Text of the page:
Jim Carrey played an eternal optimist in "The Truman Show." Jim Carrey played an eternal optimist in "The Truman Show." Jim Carrey played an eternal optimist in "The Truman Show." (Photo: Paramount Pictures)

Want to live longer after a heart attack? Be an optimist

A new study says positive thinking – and planning – can go a long way for heart patients.

We all know there's power in positive thinking, but is it powerful enough to keep you alive?

A new study says that's exactly what it takes to survive after a heart attack – along with good medical care and a few lifestyle changes, of course. Research led by Dr. Yariv Gerber of Israel's Tel Aviv University shows that optimistic people are more likely to live longer after their first heart attack than people who have a more pessimistic disposition. The study was published in the journal Mayo Clinic Proceedings in November.

In the study, researchers gathered the records of patients in Israel who had been hospitalized for a heart attack between February 1992 and February 1993. It then followed them through Dec. 31, 2015. Of the folks who survived, Gerber and colleagues said the optimists had a higher long-term mortality score than others in the group.

heart attackThe subjects in the study were about 52 years old when they had their first heart attack. (Photo: milias1987/Shutterstock)

They also found that optimists reported having less inflammation in their bodies than non-optimists. Inflammation has been linked to heart problems in many cases.

“It is important to note that optimism is not simply a rosy glow over the world; in contrast, optimists are more likely to acknowledge risks and plan how to cope with them,” Gerber told Reuters.

Gerber, the chair of the university's epidemiology department, also said it's important to understand the associations between optimism and health-enhancing behaviors. Optimists tend to seek more social support and are less likely to smoke, drink excessively and be depressed. They're also more likely to "acknowledge risks and plan how to cope with them," he added.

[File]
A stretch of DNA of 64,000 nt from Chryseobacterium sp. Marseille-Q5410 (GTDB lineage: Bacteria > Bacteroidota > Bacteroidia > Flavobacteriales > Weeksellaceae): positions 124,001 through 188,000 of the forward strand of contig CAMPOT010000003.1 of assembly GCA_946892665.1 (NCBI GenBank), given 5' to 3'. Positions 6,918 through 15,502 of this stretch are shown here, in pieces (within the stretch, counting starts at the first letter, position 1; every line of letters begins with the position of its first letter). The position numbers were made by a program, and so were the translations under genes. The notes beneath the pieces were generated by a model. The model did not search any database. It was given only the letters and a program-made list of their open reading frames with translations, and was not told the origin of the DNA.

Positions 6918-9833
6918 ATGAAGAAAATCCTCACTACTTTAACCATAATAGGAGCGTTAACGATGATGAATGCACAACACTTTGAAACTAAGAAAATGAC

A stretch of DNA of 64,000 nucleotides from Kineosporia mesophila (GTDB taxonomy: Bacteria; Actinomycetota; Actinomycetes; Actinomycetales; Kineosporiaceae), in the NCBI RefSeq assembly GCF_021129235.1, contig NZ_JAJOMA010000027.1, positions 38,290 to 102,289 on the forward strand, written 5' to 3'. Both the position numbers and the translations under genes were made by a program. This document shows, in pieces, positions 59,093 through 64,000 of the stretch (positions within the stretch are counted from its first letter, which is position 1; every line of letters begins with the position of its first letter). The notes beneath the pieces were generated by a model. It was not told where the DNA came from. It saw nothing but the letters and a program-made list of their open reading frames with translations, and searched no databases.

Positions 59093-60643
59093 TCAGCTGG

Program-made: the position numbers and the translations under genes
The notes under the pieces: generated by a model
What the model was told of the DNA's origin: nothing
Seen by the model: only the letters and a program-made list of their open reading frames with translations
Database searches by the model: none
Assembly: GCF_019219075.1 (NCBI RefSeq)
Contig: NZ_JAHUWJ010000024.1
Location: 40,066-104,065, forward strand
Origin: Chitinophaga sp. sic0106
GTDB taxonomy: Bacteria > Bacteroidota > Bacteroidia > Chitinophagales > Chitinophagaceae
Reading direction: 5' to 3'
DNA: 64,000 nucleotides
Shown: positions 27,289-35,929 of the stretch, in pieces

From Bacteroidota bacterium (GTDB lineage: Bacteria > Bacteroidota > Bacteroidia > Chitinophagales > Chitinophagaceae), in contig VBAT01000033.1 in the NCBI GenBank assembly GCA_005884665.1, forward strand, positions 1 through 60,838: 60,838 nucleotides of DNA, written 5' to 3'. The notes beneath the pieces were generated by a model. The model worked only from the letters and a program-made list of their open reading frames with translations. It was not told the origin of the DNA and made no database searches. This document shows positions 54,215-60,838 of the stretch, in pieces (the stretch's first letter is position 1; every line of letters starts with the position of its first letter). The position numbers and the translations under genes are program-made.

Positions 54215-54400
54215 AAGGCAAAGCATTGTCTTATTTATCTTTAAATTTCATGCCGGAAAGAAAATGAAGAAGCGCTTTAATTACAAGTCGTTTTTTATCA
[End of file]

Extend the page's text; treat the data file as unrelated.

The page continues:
And though people are generally ingrained to be one or the other, Gerber said it's possible for a pessimistic person to learn to act more optimistic by adopting new behaviors, like sticking to a diet or saying no to risky or unhealthy activities.

"In other words, even if you cannot turn a person into an optimist, you may be able to teach him/her to ‘behave’ like one,” he said.

It's pretty promising research, but far from the first time science has linked emotional well-being to physical health. In previous studies, optimistic people were found to be twice as likely as pessimists to have healthy hearts and less likely to contract day-to-day illnesses like cold and flu. In a more recent report, it was found that older women who thought more positively were 29 percent less likely to die during the six-year follow-up period. They also reduced their risk of cancer, stroke and lung disease.

Eric Kim, who authored the women's study and is a research fellow at the Harvard T.H. Chan School of Public Health, echoed Gerber's theory about the link between optimism and better planning.

"When [people] face life challenges, they create contingency plans, plan for future challenges and accept what can't be changed," he said.


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